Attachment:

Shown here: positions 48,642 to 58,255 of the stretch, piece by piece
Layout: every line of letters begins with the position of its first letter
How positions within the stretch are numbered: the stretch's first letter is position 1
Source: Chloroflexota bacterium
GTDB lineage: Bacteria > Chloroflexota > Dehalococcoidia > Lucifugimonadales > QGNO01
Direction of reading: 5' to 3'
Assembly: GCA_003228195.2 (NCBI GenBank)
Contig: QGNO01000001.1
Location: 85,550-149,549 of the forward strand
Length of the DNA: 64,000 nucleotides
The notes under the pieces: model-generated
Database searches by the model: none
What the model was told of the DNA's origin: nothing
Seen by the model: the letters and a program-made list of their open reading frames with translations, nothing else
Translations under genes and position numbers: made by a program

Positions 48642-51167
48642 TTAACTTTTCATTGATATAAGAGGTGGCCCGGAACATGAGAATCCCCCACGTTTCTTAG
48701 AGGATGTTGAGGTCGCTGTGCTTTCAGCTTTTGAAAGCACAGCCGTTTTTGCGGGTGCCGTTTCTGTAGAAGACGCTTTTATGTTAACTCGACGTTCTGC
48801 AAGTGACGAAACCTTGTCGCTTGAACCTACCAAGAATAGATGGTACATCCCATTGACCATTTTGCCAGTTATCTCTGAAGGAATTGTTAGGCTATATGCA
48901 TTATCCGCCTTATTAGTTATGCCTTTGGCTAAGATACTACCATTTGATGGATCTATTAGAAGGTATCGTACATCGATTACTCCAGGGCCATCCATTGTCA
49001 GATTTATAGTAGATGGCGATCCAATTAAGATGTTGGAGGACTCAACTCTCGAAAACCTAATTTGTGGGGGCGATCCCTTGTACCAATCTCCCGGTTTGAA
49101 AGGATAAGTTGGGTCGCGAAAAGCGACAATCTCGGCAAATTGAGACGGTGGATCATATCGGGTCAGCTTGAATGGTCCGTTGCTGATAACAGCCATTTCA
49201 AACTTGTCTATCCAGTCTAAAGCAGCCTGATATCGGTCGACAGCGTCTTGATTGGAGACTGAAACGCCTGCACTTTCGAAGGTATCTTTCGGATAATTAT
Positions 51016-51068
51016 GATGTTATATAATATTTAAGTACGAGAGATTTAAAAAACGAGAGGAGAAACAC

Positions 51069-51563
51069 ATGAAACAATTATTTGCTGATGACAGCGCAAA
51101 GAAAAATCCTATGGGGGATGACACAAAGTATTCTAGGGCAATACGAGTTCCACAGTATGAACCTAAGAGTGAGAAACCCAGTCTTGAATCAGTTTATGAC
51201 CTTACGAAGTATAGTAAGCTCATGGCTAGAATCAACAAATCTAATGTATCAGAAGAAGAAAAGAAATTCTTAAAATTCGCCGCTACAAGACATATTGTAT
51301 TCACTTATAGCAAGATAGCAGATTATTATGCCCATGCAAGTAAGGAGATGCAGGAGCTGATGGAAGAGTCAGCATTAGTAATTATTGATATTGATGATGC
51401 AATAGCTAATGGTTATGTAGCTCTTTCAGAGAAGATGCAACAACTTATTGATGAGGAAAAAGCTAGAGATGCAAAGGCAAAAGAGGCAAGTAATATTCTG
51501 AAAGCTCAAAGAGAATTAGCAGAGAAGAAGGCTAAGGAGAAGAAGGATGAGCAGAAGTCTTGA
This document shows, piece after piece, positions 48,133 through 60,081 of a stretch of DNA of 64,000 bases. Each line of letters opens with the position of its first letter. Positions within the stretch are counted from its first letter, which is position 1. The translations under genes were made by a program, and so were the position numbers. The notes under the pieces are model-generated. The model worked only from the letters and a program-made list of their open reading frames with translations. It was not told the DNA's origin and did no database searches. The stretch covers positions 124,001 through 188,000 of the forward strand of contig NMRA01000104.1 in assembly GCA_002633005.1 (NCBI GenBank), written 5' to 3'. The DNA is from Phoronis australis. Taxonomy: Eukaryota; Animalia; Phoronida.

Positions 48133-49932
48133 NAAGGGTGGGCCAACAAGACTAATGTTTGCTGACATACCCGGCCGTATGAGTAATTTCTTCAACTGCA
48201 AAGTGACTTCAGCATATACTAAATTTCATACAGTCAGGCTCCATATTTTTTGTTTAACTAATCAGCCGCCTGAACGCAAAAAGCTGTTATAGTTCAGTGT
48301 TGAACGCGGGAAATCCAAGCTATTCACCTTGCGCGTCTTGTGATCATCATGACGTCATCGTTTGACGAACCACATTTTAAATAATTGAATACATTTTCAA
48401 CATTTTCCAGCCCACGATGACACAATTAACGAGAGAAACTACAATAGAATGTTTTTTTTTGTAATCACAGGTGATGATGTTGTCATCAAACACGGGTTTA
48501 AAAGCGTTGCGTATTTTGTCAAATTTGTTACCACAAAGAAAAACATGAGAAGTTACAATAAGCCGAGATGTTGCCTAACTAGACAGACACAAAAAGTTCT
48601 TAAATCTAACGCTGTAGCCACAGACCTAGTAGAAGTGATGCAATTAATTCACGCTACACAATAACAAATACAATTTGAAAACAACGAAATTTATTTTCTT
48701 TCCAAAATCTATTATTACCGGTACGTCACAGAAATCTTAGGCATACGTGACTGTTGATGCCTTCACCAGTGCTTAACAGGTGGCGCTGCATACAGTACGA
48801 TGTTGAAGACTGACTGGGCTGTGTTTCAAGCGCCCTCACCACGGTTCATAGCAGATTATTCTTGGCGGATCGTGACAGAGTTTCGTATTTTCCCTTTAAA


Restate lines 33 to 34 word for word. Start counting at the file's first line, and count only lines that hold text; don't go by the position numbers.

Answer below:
This document shows, piece after piece, positions 48,133 through 60,081 of a stretch of DNA of 64,000 bases. Each line of letters opens with the position of its first letter. Positions within the stretch are counted from its first letter, which is position 1. The translations under genes were made by a program, and so were the position numbers. The notes under the pieces are model-generated. The model worked only from the letters and a program-made list of their open reading frames with translations. It was not told the DNA's origin and did no database searches. The stretch covers positions 124,001 through 188,000 of the forward strand of contig NMRA01000104.1 in assembly GCA_002633005.1 (NCBI GenBank), written 5' to 3'. The DNA is from Phoronis australis. Taxonomy: Eukaryota; Animalia; Phoronida.

Positions 48133-49932